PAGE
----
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Current time:0:00Total duration:7:55

Starting to set up a Newtonian path–time diagram

Video transcript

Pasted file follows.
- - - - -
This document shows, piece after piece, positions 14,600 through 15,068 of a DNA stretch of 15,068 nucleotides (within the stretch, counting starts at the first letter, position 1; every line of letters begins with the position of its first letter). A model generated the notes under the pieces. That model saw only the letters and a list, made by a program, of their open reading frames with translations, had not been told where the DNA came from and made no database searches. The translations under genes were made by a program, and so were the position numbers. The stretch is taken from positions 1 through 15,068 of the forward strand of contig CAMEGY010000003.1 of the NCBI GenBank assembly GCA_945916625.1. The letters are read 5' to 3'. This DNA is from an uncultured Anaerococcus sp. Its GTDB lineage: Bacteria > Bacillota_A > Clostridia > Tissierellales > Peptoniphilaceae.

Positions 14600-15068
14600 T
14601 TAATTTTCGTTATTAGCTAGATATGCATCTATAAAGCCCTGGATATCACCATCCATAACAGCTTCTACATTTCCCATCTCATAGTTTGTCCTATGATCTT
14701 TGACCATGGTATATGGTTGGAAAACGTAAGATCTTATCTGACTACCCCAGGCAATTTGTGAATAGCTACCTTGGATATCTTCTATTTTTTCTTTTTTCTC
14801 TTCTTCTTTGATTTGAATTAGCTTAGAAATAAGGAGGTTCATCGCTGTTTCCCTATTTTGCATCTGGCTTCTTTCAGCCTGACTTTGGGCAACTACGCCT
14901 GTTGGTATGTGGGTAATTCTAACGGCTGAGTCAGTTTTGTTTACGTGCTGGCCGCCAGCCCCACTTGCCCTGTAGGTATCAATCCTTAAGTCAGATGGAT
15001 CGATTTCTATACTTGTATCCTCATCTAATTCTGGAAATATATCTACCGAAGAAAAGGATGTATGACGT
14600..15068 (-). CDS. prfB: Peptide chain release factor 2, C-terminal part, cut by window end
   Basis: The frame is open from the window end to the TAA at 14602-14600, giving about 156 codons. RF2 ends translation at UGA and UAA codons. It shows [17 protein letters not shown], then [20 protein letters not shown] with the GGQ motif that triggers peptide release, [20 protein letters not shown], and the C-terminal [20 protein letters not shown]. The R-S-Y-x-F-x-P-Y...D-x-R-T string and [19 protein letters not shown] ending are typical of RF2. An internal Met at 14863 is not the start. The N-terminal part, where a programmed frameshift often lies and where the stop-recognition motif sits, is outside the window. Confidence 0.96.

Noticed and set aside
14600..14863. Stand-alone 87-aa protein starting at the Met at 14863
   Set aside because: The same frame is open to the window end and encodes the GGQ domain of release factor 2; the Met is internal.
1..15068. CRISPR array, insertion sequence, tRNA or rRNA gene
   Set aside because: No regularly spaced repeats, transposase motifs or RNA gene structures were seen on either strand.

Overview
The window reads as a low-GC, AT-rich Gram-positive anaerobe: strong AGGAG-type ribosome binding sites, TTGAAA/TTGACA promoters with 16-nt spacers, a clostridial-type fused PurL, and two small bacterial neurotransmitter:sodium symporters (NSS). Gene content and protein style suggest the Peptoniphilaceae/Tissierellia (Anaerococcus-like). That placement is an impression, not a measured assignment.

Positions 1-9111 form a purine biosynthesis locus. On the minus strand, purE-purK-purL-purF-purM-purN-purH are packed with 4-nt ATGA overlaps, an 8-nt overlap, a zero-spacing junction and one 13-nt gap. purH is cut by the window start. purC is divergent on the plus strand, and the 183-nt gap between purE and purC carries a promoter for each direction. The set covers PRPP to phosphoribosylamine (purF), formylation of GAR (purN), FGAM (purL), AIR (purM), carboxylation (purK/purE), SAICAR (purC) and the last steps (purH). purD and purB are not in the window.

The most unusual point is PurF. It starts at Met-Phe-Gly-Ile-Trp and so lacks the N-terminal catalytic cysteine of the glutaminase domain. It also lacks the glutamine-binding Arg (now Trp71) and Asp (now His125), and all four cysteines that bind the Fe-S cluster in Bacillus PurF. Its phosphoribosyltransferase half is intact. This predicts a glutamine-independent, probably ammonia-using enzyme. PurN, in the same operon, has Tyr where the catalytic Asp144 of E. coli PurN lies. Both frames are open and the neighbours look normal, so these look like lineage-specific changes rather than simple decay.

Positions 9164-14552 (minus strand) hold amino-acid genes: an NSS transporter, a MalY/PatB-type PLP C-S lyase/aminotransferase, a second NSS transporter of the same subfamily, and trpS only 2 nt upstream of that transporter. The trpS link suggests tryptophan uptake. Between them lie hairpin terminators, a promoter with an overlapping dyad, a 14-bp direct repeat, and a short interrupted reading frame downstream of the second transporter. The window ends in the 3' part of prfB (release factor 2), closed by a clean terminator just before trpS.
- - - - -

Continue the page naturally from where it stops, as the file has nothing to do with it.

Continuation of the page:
let's say this is me right over here and I'm drifting through space at a constant velocity relative to any other inertial frame of reference and so I am I am in an inertial frame of reference myself and in fact I'm going to define my frame of reference by me I'm going to say I'm at the origin of my frame of reference so at all at all times I consider myself to be stationary and I'm at the point x equals 0 and we're going to focus on just the X dimension to simplify our discussion I have you know my oxygen and everything so and food so so no need no need to worry about me now what I've drawn here are some axes so that I can plot I can plot the path of things as time progresses in my frame of reference and one thing that many of you all might have noticed is that I have plotted time in seconds on the vertical axis and our position our X position in meters on the horizontal axis and that might be a little bit counterintuitive for a lot of you all especially with math backgrounds in fact it's a little bit uncomfortable for me we often prefer to put time on the horizontal axis and position on the vertical axis so this is a little bit counterintuitive but this is you know our choice is a little bit arbitrary in in math class we like to think of our independent variable on our horizontal axis and we think of time is somehow driving position so that's why we tend to put time there that we position there but you can you can flip them around and as will get more more into physics we'll see well maybe we shouldn't necessarily think of time always the driving position or maybe position in some ways our driving time but we will we'll get into that but let's just first feel get a little bit comfortable with this so what would be what would be my position over time on this diagram right over here and you might notice these numbers one second two second three second and then in meters have three times 10 to the 8th 6 times 10 to the 8th 9 times 2 VA so these are massive massive numbers and you could guess where they are coming from they're coming from the notion that the speed of light is approximately 3 times 10 to the 8th meters per second but we'll get that and we'll get to that in a second but let's to think about my position over time in my frame of reference here so time equals zero my exposition in this frame of reference is zero I consider myself to be stationary after one second well my position is still zero after two seconds my position is still x equals zero after three seconds my position is still x equals zero so my I guess you could almost consider my path on this diagram where I'm plotting time and space and at least in the X Direction is going to look like is going to look like whoops I can do a better job than that it's going to look it's going to look like it's going to look like that that would be my path on my little time and space the axes are on on this little diagram that I have but let's let's let's think about something a little bit more interesting let's think about me having a flashlight so this is a flashlight here and I at time equals zero I turn on that flashlight exactly at time equals zero I turn on that flashlight and let's think about that very first photon of light that emits from my flashlight and let's plot its path on my little diagram here so time equals zero it's exactly where I am so time equals zero its position is zero meters but after one second where is my photon of light and I'm going to put it and I'm and the photon is moving in the positive x direction so it's moving in the positive x direction with a with a velocity of c.c meters per second in the positive x direction and so after one second it will have moved three times ten to the eighth meters after two seconds it will have moved six times 10 to the eighth meters and I've intentionally scaled my axes so that now if I were to draw the the position of light relative to time it's going to be it's going to be at a 45 degree angle and I that's just a artifact of how I picked my pick my axes but let's see if I can plot this so it's going to look something like this and this is hand drawn so it's not going to be perfect so the position of that photon over time is going to look like that after one second after one second 3 times 10 to the 8th meters after 2 seconds 6 times 10 to the 8th meters after 3 seconds we have 9 times 10 to the 8th meters all right well that's that's that's reasonably interesting so far we're getting a little bit comfortable with my little diagram here where maybe some of us are getting a little bit more comfortable with time on the vertical axis and and my position on the horizontal axis but now let's introduce another character another character who could almost define there or who could define their own frame of reference so let's say that right at time equals zero a spaceship passes me by so that's I can draw a bigger spaceship than that so there you go that's that's the spaceship and in the spaceship I have my friend so that's that's that's the spaceship and the spaceship is traveling with a pretty incredible velocity in the positive x-direction so I guess if this is if this is the specter is is the speed of light which seems like an awfully short arrow but if I'm going to say that's the speed of light then let's say that this thing is moving with half the speed of light which is still incredibly fast so the velocity the magnitude of the velocity here is 0.5 C so let's plot and and my friend is stationary in that spaceship the spaceship is moving at this constant velocity 0.5 C in the positive x direction so they also are in an inertial frame of reference because it's a it's at a constant velocity relative to me which is in an inertial frame of reference and so let's plot my let's plot her let's plot her position on my little diagram so time equals zero she's exactly where I am she's she's she's at the origin of my frame of reference her X her X position is zero now after one second she's moving half the speed of light so after one second she would have gone 1.5 times 10 to the eighth meters per second so she would have gone about that far after two seconds she would have gone as far as light would go in one second she's going half the speed of light so she would go about that far after three seconds she will have gone 4.5 times 10 to the 8th meters so let me put that right over there and you see where this is going so if I were to plot her path if I were to plot her path it would look like it would look like this it would look like this path of my friend that's the path of my friend right over there and I want you to just kind of think about this think about this a little bit think about how these different lines are what they represent once again get familiar with the T on the vertical axis but now in the next video we're going to use this what I just drew to draw her frame of reference to draw a coordinate system or or I guess you could say a space-time diagram for her frame of reference on top of this one and at least in the context of this video in the next few videos we're going to assume a Newtonian world we're not going to get to Einstein in special relativity we're just going to assume well we'll get to that in the next video